— Undone Valley, by William R. Soldan (Cowboy Jamboree, 2021)
Undone Valley, William R. Soldan’s first novel, opens with two epigraphs from none other than French existentialists Albert Camus and Jean-Paul Sartre. They give the reader a feel for the bleakness that is about to come but also of the introspective nature of Soldan’s well-delineated characters in what is nevertheless a gripping literary thriller.
The novel tells the story of Dalton Hartwell, a college dropout in rustbelt Ohio who spends his days taking care of his dying mother and working as an on-call maintenance man in an apartment complex. Hartwell’s father, a union organizer, was shot and murdered two decades before in circumstances his son has never been able to clarify, not in the least because his mother, Pamela, has told him only part of the tragic story.
This fragile family balance is upset when Pamela receives a letter from the Ohio corrections department notifying her that Andrew Lareaux, the man who killed her husband, has been paroled from prison. Dalton’s simmering rage of two decades unravels and he decides to find out the truth on his own.
In Undone Valley, there are several other narratives that run parallel to Dalton’s. One tells the story of Malreaux as he navigates prison politics and strikes a bargain with the feared Aryan Brotherhood to ensure that his last days in prison go smoothly and he does not run into trouble with hostile inmates. Another subplot deals with Ellie, a single mother and Malreaux’s daughter, who struggles financially as a waitress while she prepares to welcome her father home.
Soldan lays out these pieces on a chessboard in the first third of the novel and it seems each member of the cast is advancing toward a predetermined, fatalistic denouement. Nonetheless, the story is far from predictable as its fully fleshed-out characters act in often unfathomable ways. The result is a novel where the suspense is sustained both by its strong characterizations as by a propulsive revenge tale with an element of foreboding Soldan administers in precise doses.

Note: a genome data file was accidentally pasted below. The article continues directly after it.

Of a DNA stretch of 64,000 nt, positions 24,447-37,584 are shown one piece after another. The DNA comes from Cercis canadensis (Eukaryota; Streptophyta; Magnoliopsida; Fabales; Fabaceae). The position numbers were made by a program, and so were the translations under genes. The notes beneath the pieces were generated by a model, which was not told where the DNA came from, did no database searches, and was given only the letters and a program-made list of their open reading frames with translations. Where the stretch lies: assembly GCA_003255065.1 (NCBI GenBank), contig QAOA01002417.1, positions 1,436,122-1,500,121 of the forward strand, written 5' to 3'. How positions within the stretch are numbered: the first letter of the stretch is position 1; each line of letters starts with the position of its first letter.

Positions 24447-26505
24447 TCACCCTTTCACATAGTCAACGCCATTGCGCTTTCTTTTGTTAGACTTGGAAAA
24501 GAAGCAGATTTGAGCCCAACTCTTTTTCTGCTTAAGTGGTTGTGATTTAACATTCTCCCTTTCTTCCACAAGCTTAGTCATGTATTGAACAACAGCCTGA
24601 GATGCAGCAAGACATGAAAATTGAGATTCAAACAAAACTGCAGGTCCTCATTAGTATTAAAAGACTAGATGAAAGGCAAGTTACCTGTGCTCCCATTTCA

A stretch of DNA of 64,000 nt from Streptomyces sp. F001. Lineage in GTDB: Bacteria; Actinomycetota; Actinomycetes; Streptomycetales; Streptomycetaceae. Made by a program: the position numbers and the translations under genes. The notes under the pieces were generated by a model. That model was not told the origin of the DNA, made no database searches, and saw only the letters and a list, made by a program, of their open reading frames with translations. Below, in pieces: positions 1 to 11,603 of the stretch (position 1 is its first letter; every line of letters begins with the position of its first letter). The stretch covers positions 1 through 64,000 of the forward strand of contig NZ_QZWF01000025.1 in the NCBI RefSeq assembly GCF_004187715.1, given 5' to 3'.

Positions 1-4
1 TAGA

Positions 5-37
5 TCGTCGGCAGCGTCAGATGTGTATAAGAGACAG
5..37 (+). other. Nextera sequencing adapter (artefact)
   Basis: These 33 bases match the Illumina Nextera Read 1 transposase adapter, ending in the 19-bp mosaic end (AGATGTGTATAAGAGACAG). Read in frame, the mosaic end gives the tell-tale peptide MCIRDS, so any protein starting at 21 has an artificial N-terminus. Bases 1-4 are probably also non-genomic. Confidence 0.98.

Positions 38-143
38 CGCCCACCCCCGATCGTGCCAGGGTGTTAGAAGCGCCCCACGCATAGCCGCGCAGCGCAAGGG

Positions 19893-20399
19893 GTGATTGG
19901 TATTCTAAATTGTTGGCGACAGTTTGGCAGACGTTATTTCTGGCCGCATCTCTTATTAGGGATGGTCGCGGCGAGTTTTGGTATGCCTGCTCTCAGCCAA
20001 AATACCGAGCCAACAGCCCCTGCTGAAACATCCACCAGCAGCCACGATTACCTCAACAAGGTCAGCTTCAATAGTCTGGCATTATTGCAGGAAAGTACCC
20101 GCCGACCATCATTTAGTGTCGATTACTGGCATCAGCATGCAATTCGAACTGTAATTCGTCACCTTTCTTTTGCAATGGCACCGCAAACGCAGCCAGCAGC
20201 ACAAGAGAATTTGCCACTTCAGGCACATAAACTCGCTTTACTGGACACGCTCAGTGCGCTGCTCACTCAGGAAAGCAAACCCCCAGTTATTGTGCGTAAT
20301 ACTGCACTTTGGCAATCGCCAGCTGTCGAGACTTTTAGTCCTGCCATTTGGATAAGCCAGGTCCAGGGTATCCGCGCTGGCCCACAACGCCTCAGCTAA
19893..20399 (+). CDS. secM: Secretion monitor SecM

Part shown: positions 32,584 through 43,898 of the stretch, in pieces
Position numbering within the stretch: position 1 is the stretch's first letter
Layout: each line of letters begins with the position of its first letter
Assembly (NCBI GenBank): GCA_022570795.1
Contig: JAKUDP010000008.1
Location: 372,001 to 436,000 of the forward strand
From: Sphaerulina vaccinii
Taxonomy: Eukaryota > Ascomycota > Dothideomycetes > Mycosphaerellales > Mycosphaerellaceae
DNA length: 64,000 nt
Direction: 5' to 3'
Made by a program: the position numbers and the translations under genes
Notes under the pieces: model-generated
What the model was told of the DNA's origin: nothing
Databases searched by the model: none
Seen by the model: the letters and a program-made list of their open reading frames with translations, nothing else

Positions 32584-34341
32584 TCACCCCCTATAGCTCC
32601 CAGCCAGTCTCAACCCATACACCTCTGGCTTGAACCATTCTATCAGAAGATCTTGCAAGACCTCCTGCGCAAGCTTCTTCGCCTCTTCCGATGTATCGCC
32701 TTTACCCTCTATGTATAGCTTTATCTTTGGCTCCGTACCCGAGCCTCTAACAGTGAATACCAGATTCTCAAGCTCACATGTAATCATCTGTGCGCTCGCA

A Cascade of Misfortune
The terrain in which the story unfolds is a reflection of Dalton, Andrew, and Ellie’s own inner landscape, a once prosperous manufacturing region that collapsed after “a slew of mill shutdowns” followed a fateful day known locally as “Black Monday,” when a large industrial facility ceased operations. Soldan tells a familiar tale for the extractive regions of the country: “The months and years following saw massive layoffs and crippling fallout as mill owners refused to update equipment and adhere to EPA standards, and one after the other the remaining companies either merged with larger concerns in other cities or closed entirely, leaving most mill structures in the Valley shuttered and empty.”
Undone Valley is a story that works on two levels, both as an engaging noir novel and as a more subtle existentialist meditation that in no way interferes or weighs down its kaleidoscopic plot. The prolific Soldan is the author of three short story collections — In Just the Right Light (2019), Lost in the Furrows (2020), and Houses Burning and Other Ruins (2021) — of gritty, blue-collar fiction, as well as the poetry collection So Fast, So Close (2020). In Undone Valley, Soldan delivers a story that reads like the work of a seasoned novelist and a complex narrative architecture where the different plot threads and character stories converge seamlessly.
Born in Texas, raised in Chile, and currently living in Shepherdstown, Gonzalo is a fiction writer with books published in Spain, Italy, and Chile. His stories have appeared in Boulevard, Goliad, and The Texas Review.By Gonzalo Baeza